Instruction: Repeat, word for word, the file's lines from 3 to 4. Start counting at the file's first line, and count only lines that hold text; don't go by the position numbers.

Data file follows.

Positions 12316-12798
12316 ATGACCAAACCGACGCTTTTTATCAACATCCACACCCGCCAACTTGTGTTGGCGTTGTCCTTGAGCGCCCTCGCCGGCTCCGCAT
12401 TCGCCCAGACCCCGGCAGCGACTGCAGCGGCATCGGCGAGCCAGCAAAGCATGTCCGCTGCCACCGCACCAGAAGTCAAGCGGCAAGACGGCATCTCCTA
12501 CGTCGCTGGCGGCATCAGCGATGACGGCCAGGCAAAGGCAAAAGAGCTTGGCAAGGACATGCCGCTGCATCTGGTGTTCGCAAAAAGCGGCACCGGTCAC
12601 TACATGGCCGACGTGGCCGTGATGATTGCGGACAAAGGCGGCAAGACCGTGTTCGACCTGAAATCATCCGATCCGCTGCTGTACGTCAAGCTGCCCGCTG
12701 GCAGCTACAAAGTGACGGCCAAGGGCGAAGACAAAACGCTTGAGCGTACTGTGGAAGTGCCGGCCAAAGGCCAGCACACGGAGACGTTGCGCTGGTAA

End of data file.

12401 TCGCCCAGACCCCGGCAGCGACTGCAGCGGCATCGGCGAGCCAGCAAAGCATGTCCGCTGCCACCGCACCAGAAGTCAAGCGGCAAGACGGCATCTCCTA
12501 CGTCGCTGGCGGCATCAGCGATGACGGCCAGGCAAAGGCAAAAGAGCTTGGCAAGGACATGCCGCTGCATCTGGTGTTCGCAAAAAGCGGCACCGGTCAC